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Unformatted text preview: Lecture 26 Quantum Physics V "I think it is safe to say that no one understands quantum mechanics. Do not keep saying to yourself' But how can it be like that ?' because you will go into a blind alley from which nobody has yet escaped. Nobody knows how it can be like that ."Richard Feynman Review o Light travels like a wave It Refracts Shows Interference Exhibits the Doppler effect o Light hits like a particle! Photoelectric effect Compton Scattering This particlewave duality is intimately linked to the theory of Quantum Mechanics Matter Particle and Wave? o de Broglies idea: For a general particle, we can also talk about a wave with some amplitude. The square of this amplitude is the probability probability that a particle exists at that location. Psi is called the Wave Function. Probability Probability Density o The squared wavefunction represents a probability density of a particle being at one location. o Vertical direction is probability, horizontal is location along a line. (imagine a particle on a string) o The most likely position of the particle associated with this wavefunction is at the peak of the curve. Probability Density o Mathematically the probability density is: P(x) dx =  (x) 2 dx o Probability that particle is located within a small region around x. o Integrate it to get the probability for the particle to be in a specific region between a and b: a b  (x) 2 dx = probability particle is between a and b Area beneath curve is a probability The Wave Function o According to QM, all available information about a system is represented by a wave function, (x) For a particle with definite momentum: (x) = sin(kx) o The QM wave function describes the wavelike behavior of matter and is analogous to the oscillating E and B vectors in EM waves o The QM wavefunction represents a probability amplitude o Square the wavefunction to get the probability of finding the particle near a certain location Always positive Normalization of the Wavefunction o Since the particle must be somewhere , we require that the integral of the probability density over all possible coordinate values is equal to 1....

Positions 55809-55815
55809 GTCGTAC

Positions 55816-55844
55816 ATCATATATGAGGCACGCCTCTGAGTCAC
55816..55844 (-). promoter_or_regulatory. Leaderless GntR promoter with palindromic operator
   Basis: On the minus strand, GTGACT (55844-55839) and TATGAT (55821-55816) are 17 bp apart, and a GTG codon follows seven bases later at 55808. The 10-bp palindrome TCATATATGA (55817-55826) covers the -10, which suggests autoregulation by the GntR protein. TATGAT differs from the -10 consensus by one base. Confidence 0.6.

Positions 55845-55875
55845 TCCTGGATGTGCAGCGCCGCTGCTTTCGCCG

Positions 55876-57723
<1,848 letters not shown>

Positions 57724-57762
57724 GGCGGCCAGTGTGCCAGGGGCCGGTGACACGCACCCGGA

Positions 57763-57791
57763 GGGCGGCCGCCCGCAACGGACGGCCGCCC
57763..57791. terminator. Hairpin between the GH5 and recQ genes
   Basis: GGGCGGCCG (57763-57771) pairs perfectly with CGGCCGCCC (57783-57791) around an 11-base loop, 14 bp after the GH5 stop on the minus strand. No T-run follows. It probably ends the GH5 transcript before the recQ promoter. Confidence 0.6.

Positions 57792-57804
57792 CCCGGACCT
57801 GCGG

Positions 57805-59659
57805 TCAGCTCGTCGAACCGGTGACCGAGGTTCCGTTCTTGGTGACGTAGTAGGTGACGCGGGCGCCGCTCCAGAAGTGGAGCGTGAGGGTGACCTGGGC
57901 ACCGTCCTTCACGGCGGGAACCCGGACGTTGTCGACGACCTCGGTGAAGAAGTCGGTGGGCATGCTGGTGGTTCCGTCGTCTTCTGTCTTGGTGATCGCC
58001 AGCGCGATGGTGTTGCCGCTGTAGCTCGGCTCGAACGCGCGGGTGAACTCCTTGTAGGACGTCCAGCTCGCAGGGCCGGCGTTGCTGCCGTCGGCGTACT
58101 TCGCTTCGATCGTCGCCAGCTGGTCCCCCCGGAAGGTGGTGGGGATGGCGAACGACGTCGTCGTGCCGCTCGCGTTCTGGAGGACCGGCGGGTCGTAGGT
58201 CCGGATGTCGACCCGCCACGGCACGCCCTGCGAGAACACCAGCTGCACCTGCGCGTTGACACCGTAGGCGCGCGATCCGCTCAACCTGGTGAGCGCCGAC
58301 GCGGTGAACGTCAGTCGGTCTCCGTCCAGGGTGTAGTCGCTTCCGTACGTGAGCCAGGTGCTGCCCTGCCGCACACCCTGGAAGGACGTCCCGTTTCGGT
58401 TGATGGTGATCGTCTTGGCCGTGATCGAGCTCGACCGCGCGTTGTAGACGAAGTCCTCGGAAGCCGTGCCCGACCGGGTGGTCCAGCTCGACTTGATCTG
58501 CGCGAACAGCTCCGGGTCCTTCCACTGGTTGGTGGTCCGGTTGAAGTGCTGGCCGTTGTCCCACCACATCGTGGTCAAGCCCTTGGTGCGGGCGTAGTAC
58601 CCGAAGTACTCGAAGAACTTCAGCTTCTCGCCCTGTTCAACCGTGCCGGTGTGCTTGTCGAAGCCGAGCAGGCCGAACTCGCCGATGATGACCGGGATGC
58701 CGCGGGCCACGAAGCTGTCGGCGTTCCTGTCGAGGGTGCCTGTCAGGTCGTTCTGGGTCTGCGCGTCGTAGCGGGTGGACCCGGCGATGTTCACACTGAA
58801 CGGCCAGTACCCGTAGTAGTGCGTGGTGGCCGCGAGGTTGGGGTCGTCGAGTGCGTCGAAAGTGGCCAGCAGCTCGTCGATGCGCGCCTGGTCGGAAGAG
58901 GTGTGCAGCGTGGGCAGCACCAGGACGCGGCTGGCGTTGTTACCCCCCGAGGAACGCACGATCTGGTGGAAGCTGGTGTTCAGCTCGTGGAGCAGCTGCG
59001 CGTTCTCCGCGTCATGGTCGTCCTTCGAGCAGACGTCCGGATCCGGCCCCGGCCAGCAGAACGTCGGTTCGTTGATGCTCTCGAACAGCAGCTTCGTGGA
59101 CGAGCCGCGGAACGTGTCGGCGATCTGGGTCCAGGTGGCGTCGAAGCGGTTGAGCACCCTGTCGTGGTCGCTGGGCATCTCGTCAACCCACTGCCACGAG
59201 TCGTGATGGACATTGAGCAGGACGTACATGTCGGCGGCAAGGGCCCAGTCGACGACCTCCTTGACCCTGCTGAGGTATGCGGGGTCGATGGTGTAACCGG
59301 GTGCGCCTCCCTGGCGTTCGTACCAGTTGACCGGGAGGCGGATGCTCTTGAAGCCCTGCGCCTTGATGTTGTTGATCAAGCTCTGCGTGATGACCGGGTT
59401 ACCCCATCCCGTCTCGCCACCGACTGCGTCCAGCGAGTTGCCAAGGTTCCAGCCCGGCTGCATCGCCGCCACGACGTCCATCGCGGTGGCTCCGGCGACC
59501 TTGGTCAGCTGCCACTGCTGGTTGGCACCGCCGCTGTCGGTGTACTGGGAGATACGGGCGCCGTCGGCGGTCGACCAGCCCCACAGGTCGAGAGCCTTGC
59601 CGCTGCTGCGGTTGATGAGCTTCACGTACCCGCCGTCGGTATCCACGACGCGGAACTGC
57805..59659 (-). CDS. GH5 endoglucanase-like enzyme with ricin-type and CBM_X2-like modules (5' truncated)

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This note was uploaded on 09/08/2008 for the course PHYS 3B taught by Professor Wu during the Spring '08 term at UC Irvine.
 Spring '08
 Wu
 mechanics, Quantum Physics

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